Photo: Jeff Zelevansky/Getty Images

Throwback Thursday Theater – The Dark Knight Rises at Michigan

By David Morgan, NASCAR Editor

Entering the Quicken Loans 400 at Michigan in June 2012, Dale Earnhardt, Jr. had gone four long years since his last trip to victory lane, which came in the same race on Father’s Day in 2008. With the weight of the world on his shoulders and his rabid fan base willing him to victory, Earnhardt silenced the doubters with a dominating win on the two-mile oval.

With a freshly repaved track greeting the drivers as they arrived at Michigan, speeds immediately began to skyrocket on the new asphalt, leading all 43 cars entered to break the track record in the first day of testing. In qualifying, Marcos Ambrose would demolish the track qualifying record with a lap of 35.426 seconds, 203.241 mph to score his first career pole, while Earnhardt qualified back in 17th.

As a result of the higher speeds, the tires began to show signs of blistering, which gave NASCAR and Goodyear some concerns. In order to alleviate those concerns, a new harder compound tire was brought in for the race.

Though a drenching rainstorm enveloped the track on race morning and pushed the start of the race back by a couple of hours, the track was eventually dried and the field lined up for the green under sunny skies later in the afternoon.

Ambrose, Greg Biffle and Matt Kenseth would combine to lead all but one of the first 69 laps of the race, but by lap 70, Earnhardt and his special Batman paint scheme promoting “The Dark Knight Rises” was hot on their heels for the race lead.

Heading down the backstretch, Earnhardt pulled alongside Ambrose for the lead and cleared him into Turn 3, taking over the point for the first of many laps at the front of the field.

Earnhardt would lead the next 13 laps before caution came out for debris and Tony Stewart was able to take over the top spot on the ensuing restart. However, Stewart’s lead would only last 18 laps before Earnhardt powered right back by him to re-take the lead at lap 105.

Despite losing the lead during green flag pit stops at lap 118 and a caution that came out shortly thereafter, Earnhardt wouldn’t take long to find himself right back in command of the race on a lap 126 restart thanks to a push from Juan Pablo Montoya.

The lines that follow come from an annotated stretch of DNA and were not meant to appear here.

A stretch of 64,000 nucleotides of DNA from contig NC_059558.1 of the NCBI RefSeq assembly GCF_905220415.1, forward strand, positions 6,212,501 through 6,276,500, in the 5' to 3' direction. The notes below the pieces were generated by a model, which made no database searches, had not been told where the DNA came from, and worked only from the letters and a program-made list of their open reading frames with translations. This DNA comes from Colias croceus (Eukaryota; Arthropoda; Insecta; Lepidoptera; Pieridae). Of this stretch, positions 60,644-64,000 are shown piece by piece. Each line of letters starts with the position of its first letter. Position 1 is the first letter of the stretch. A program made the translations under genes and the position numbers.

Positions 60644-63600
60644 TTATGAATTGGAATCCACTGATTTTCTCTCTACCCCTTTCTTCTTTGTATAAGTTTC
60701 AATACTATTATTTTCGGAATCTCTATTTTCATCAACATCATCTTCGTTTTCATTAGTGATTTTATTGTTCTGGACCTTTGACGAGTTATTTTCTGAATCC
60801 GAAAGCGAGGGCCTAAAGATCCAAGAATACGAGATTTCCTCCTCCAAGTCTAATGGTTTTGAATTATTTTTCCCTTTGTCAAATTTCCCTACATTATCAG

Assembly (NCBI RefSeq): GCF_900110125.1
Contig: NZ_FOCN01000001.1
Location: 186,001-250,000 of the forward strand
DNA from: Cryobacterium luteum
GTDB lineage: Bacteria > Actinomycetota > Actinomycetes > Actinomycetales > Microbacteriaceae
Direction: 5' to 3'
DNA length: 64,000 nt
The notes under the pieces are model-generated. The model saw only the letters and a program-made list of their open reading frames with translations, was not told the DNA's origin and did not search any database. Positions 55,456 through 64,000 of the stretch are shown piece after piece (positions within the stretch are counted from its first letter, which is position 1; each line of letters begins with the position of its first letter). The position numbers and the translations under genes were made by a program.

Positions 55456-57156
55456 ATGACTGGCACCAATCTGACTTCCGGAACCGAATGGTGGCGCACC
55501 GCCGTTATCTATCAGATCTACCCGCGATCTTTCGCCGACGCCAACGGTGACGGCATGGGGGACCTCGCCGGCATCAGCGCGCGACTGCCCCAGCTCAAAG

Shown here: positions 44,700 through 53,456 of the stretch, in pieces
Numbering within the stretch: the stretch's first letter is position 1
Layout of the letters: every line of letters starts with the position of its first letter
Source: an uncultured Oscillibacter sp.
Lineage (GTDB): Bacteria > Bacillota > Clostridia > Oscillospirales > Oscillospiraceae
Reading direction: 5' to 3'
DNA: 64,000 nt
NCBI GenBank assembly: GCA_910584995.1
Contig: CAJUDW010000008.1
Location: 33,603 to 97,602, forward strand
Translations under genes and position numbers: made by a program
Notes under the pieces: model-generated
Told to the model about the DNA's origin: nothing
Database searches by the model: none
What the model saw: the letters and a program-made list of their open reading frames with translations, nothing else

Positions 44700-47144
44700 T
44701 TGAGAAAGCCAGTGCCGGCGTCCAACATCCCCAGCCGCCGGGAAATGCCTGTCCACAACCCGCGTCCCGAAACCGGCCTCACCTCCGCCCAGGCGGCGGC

Photo: Wesley Hitt/Getty Images for NASCAR

The final two cautions of the day would come out on lap 127 and 134, respectively. The lap 127 caution came as a result of Joey Logano, then in his fourth season with Joe Gibbs Racing, breaking loose off of Turn 2 and collecting David Gilliland and Kasey Kahne in the process. The final caution on lap 134 happened as Ryan Newman and Denny Hamlin got together in Turn 4, sending Hamlin for a spin through the infield grass and damaging the front end of his car. Things got a little crazier as Hamlin drove down pit road after the crash as his Toyota would burst into flames. He would be able to get his car stopped near the safety crews before bailing out uninjured.

Meanwhile, it was still all Earnhardt up front as he only gave up the lead during green flag pit stops between laps 163 and 170, leading 67 of the final 75 laps en route to breaking a 143-race winless streak dating back to 2008.

Tony Stewart would finish second, 5.393 seconds behind Earnhardt when the checkered flag flew, followed by Kenseth, Biffle, and Jimmie Johnson rounding out the top-five.

“I was so nervous in the last few laps of that race four years ago, and today, this was the worst — that’s the worst feeling riding around there with 15 laps to go wondering what’s going to happen or how you were going to lose (laughing),” said Earnhardt.

“I was just thinking, man, those laps could not go by fast enough.  I was like — I’ve got a big lead, I’m going to take it easy — no, I want to run it hard, get it over with.  So I was just in there going crazy, thinking — and I’m looking all around the racetrack hoping there’s no debris around the next corner.  I just knew I was going to come around the next corner and see a piece of metal laying in the racetrack.  I was just waiting on something to happen.  So that was terrifying to be honest with you.”

“I kept thinking about Steve and the team and how hard we have worked and how we deserved to win, and how we should win, and was hoping it would happen for everybody.  You know, that was — but that race four years ago was a fuel mileage race, and today we just whooped them really good.  So that felt good.”

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David Morgan is the Associate Editor for Motorsports Tribune. A 2008 graduate from the University of Mississippi, David has followed NASCAR since the early 90’s and became hooked at an early age after attending his first race at Talladega Superspeedway in 1993. He has traveled across the country since 2012 to cover some of the most prestigious events both IndyCar and NASCAR have to offer, with an aim to only expand on that in the near future.